After 3 years of watching cyclists of all levels take off at our local Le Tour de Fuzz bike ride, I had to join in on the fun. Every year in September, the very organized and well received ride takes place in our Sonoma wine country.
I have attended the race as an assistant photographer/tag along for the past couple years with my husband Ray. He’s coordinated an amazing group of photographers for this event through the Sonoma County Photography Group that donate their time and expertise to give the riders amazing shots of their day.
Watching cyclist, many that are friend and avid cyclists, kick butt on the ride made me challenge myself last year that I would ride with them in 2013.
Looking back, this was a tall order. At the time I had just picked up my first bike in years. A rusty older 10 speed that got me through the first 4 months of training before my first triathlon, and has since been upgraded slightly to my current used bike.
What makes this fitness challenge different are all the cops.
No really. When you ride Le Tour de Fuzz you ride with and supported on the entire course by Sonoma County’s finest. This ride offers several benefits both in the ride itself, and the non-profit organizations the ride supports, the Law Enforcement Chaplaincy Foundation and the Law Enforcement Chaplaincy of Sonoma County.
Our mission is to respond to requests from law enforcement and provide immediate emotional support and follow up care to them and to the members of our community who have suffered tragedy and loss. We are an interfaith community of compassionate volunteers without religious, political, or legal agendas.
The event has grown to a sold out crowd of 1,200 riders as of this year. Having the law enforcement groups involved makes for a very well thought out ride.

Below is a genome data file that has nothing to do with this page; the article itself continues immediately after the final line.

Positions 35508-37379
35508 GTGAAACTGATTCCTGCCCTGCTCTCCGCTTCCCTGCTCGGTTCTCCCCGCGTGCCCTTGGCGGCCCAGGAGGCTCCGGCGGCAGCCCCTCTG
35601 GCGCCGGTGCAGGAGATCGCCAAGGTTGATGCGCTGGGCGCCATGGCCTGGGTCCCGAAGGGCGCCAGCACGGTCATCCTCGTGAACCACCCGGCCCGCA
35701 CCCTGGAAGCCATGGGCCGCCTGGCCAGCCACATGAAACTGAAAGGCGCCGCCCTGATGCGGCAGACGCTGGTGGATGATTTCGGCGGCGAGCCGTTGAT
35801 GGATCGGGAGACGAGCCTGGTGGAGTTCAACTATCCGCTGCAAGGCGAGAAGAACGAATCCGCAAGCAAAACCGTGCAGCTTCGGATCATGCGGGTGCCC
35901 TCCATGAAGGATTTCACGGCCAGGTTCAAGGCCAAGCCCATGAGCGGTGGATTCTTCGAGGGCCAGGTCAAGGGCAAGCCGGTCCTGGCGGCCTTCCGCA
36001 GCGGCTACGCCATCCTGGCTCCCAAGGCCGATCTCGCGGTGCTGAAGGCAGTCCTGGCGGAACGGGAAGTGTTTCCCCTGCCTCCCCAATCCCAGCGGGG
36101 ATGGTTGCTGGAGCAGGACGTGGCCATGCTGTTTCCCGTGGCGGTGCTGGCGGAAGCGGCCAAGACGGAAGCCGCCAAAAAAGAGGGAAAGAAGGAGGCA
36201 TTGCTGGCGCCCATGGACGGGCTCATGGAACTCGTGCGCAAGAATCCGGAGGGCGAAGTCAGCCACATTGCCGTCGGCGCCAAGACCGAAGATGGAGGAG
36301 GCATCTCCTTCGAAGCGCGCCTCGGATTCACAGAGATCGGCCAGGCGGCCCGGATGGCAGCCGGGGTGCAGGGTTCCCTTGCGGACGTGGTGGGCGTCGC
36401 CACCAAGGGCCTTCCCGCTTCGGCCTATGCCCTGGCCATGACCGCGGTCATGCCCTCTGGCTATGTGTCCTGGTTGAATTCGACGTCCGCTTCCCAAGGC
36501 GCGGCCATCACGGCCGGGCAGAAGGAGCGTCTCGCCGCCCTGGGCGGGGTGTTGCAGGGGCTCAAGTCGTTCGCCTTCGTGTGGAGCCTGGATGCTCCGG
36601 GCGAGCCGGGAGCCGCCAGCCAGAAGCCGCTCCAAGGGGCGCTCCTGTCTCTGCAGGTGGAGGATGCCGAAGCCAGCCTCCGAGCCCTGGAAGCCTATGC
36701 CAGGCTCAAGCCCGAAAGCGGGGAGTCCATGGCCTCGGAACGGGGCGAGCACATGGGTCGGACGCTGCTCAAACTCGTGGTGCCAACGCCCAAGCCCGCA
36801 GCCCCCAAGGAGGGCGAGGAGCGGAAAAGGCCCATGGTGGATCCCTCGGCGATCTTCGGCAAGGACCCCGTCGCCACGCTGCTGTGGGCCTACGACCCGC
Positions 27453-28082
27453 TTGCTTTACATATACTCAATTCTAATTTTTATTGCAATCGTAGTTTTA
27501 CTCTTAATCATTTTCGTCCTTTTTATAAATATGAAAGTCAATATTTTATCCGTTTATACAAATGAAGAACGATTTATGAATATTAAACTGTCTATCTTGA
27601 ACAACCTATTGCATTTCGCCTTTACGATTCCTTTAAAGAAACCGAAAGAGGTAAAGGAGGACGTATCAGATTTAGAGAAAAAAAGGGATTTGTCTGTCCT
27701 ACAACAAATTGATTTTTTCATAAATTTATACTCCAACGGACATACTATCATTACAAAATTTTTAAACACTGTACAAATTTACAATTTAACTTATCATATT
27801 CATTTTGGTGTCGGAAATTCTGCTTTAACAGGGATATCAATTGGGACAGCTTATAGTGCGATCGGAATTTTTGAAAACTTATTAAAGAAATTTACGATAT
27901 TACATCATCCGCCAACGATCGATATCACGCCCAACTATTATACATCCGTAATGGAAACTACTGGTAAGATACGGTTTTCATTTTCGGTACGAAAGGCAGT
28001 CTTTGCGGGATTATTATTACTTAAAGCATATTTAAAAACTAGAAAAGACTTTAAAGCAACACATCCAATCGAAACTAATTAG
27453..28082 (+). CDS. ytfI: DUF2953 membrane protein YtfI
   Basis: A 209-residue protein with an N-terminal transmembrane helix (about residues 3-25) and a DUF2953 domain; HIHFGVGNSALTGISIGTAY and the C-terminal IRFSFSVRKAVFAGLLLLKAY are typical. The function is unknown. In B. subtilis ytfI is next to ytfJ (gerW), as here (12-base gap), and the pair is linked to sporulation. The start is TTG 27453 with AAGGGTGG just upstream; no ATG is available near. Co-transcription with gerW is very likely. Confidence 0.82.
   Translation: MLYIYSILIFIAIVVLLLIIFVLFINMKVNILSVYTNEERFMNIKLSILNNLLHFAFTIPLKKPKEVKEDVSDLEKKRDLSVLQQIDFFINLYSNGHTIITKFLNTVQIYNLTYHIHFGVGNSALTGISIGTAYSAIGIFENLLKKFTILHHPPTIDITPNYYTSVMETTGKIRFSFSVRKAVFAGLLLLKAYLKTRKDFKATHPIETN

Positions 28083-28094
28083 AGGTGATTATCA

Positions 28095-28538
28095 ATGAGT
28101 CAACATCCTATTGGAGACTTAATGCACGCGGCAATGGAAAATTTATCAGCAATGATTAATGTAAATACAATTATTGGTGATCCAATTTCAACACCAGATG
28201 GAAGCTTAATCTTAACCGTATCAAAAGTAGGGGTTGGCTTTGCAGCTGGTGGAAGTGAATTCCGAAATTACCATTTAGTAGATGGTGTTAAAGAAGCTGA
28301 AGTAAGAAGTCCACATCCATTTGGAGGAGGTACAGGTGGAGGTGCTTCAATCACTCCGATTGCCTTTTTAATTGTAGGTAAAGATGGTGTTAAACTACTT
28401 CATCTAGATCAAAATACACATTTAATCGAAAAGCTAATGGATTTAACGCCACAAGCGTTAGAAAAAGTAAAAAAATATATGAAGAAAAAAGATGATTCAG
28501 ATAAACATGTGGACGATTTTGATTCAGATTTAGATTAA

There’s nothing like riding through the wine country with cops on your tail.
This may not sound like the perfect start of any weekend, but in this case it makes the event fun. The ride is truly that – a ride, not a race. There are no timing chips, no official start times for the distance you would like to go, and no issues with just turning around if you’ve had enough of the beautiful countryside for one day.
The ride offers 2 distances to all experiences to participate.
- 50k ride (about 32 miles) which is the one I tackled as my first bicycle only event
- 100k (64 miles) a popular distance in bike racing and I had several friends in this group
- 100 mile is all known as a century ride and in this case, takes you over some incredible climbs that are difficult to drive, let alone pedal up
My ride day started pretty relaxed when you compare it to the rush and excitment of my triathlon only 6 days previous. I felt recovered from the tri and confident that I’d get a decent time on the bike that day.
Arriving around 8:00 am I checked in with all my photography friends and husband. Ray had been there since before 6 am to set up. The morning was still crisp, and with any event, my goal was to stay warm enough to feel my fingers until the start time.
The support at the race was wonderful. A maintenance section to check your tires and pump up if needed, the amazing BBQ already fired up and kicking out the delicious food we would all be enjoying after the ride.
I even managed to get the all important photo with McGruff the crime dog!
I took a last second tire pressure check and tire pump-up and was on the road, ready to start with my group. I was wearing my GPS watch to give me feedback on my speed, because it may not be a race, but if someone is in front of me, I have the urgent need to pass them.
We headed out and took our time thinning out through the first few turns onto the main road. Lots of traffic on the roads for the first few miles and then we turned onto the vineyard lined, cow pasture green wine country side roads.
For anyone in this area, you already know that our less traveled country roads are not in the best shape. If you can feel a bumpy road in your car, just imagine how that feels on your butt against a hard bike seat. At one point, my foot was bounced off the pedal.
A quick sidebar here. I learned a really important lesson on this ride.
Never ride over 30 miles without having cycling shoes and clipless pedals.
For those not familiar with the sport of cycling, serious riders will always ride with this setup. Cycling shoes with a clip-less pedal system, like in photo here. There is a bracket attached to the bottom of your shoe that clips into the pedal.